Salsa Criolla – Onion, Pepper, and Lime Salsa


 


Onions, Aji­ Amarillo chillies, lemon juice and a few coriander leaves, a simple mix of intense flavour. Salsa criolla accompanies many Peruvian dishes as a side dish, like Tamales, Humitas, Arroz con pollo, sandwiches, beans, and the list goes on. It’s up to you how hot this salsa will be: you can follow the recipe word for word, or make it milder, by substituting the Aji­ Amarillo with capsicums. Make it colourful so it is visually appealing and keep the onion crunchy to fully enjoy its texture and awaken all your senses (for this you need to prepare the Salsa Criolla right before serving, as the onion becomes soggy when it macerates in the lime juice for too long).

Salsa Criolla - Peruvian Onion Pepper and Lime Salsa

Salsa Criolla - Onion, Pepper, and Lime Salsa

It’s up to you how hot this salsa will be: you can follow the recipe word for word, or make it milder, by substituting the Aji­ Amarillo with capsicums. Make it colourful so it is visually appealing and keep the onion crunchy to fully enjoy its texture and awaken all your senses (for this you need to prepare the Salsa Criolla right before serving, as the onion becomes soggy when it macerates in the lime juice for too long).
Course: Salsa
Cuisine: South American
Prep Time: 10 minutes
Total Time: 10 minutes
Author: The Cook
0 from 0 votes
Print Recipe Pin Recipe Rate this Recipe

Ingredients

  • ½ medium red onion, finely sliced
  • 1 Aji Amarillo chilli cut in thin slices, or ½ red capsicum <em>(see notes for Aji Amarillo chilli)</em>
  • 2 tablespoons fresh coriander (cilantro) leaves, chopped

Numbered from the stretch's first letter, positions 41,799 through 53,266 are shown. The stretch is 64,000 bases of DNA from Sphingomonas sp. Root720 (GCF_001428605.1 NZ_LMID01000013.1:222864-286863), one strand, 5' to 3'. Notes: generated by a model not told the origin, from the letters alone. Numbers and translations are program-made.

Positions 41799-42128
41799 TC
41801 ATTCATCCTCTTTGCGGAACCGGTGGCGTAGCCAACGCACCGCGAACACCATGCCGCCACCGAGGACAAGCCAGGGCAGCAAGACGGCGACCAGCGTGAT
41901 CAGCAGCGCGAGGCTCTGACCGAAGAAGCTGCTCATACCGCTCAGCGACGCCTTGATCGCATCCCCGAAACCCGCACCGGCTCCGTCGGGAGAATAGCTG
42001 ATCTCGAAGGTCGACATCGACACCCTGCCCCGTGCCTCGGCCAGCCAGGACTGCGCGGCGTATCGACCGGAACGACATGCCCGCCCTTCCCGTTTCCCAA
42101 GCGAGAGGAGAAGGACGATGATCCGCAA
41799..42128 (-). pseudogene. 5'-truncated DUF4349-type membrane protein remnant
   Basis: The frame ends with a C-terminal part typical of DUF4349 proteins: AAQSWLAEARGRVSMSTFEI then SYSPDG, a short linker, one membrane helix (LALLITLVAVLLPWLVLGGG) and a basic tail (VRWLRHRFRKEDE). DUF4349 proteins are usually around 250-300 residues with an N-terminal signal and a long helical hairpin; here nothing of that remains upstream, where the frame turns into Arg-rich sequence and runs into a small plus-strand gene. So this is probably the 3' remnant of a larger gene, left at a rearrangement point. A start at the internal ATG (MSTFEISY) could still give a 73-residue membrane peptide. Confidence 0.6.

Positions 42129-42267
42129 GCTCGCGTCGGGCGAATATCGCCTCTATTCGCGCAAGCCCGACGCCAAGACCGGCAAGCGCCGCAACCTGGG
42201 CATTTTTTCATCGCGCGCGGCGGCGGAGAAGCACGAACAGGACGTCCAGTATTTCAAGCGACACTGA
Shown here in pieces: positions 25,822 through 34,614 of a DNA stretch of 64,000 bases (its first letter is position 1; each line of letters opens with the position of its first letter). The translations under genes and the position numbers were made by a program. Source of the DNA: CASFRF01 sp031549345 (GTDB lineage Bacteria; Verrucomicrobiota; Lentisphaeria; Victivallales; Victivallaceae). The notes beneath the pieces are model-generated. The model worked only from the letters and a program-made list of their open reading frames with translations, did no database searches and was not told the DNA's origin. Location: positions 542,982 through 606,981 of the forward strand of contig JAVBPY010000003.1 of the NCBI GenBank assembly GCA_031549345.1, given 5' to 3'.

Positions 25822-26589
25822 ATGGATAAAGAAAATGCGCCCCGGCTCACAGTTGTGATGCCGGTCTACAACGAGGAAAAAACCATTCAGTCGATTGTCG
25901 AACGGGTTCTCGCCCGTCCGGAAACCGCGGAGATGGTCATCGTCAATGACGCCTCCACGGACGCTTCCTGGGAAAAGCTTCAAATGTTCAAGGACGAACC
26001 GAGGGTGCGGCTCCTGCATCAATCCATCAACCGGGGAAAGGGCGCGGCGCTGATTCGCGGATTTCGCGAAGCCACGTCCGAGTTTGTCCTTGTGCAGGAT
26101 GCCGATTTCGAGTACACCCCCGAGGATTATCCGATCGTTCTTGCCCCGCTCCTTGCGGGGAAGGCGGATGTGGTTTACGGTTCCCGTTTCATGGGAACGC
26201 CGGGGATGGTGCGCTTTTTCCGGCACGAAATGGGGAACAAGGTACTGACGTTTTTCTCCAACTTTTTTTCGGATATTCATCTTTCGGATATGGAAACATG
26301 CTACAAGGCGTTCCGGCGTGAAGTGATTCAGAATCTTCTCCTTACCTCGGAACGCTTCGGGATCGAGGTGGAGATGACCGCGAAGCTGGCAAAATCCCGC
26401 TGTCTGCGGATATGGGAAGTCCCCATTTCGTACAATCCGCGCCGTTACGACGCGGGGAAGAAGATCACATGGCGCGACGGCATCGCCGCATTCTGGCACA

• salt and pepper
  • juice of 1 lime
  • 1 tablespoon olive oil

Recipe Instructions

  • Put the sliced onion in a bowl, cover with ice water and let rest for 5 minutes. Strain thoroughly. <em>(This is done to eliminate the bitterness of the onion)</em>.
  • In a bowl combine onion, Aji­ Amarillo or capsicum, salt, pepper, lime juice and olive oil. Mix carefully. You can use it immediately or have it on hand up to an hour in the fridge.

Cooks Notes & Variations

The habañero is a suitable substitute in Australia. The habañero ripens to a range of colours depending on the variety - reds, oranges, yellows and dark purple/browns are the most common. It's skin is smooth, shiny and undulating and the shape, though highly variable, are roughly the same.

Rate this Recipe

Nutrition

Serving : 0g | Calories : 0kcal | Carbohydrates : 0g | Protein : 0g | Fat : 0g | Saturated Fat : 0g | Polyunsaturated Fat : 0g | Monounsaturated Fat : 0g | Trans Fat : 0g | Cholesterol : 0mg | Sodium : 0mg | Potassium : 0mg | Fiber : 0g | Sugar : 0g | Vitamin A : 0% | Vitamin C : 0% | Calcium : 0% | Iron : 0%

2
Comments and Feedback

avatar

 
smilegrinwinkmrgreenneutraltwistedarrowshockunamusedcooleviloopsrazzrollcryeeklolmadsadexclamationquestionideahmmbegwhewchucklesillyenvyshutmouthapplausewhat-is-thatwell-donewant-a-tasteparty-animal
2 Comment threads
0 Thread replies
0 Followers
 
Most reacted comment
Hottest comment thread
2 Comment authors
Rieta SweeneyRowan Robinson Recent comment authors
  Subscribe  
newest oldest most voted
Notify of
Rieta Sweeney
Guest

You can definitely add a bit of this and bit of that to make it your own… It all depends on personal taste! But this sounds absolutely delicious! grin

Rowan Robinson
Guest

If you want to perk up some bbq’d chicken this is the way to do it.

HERE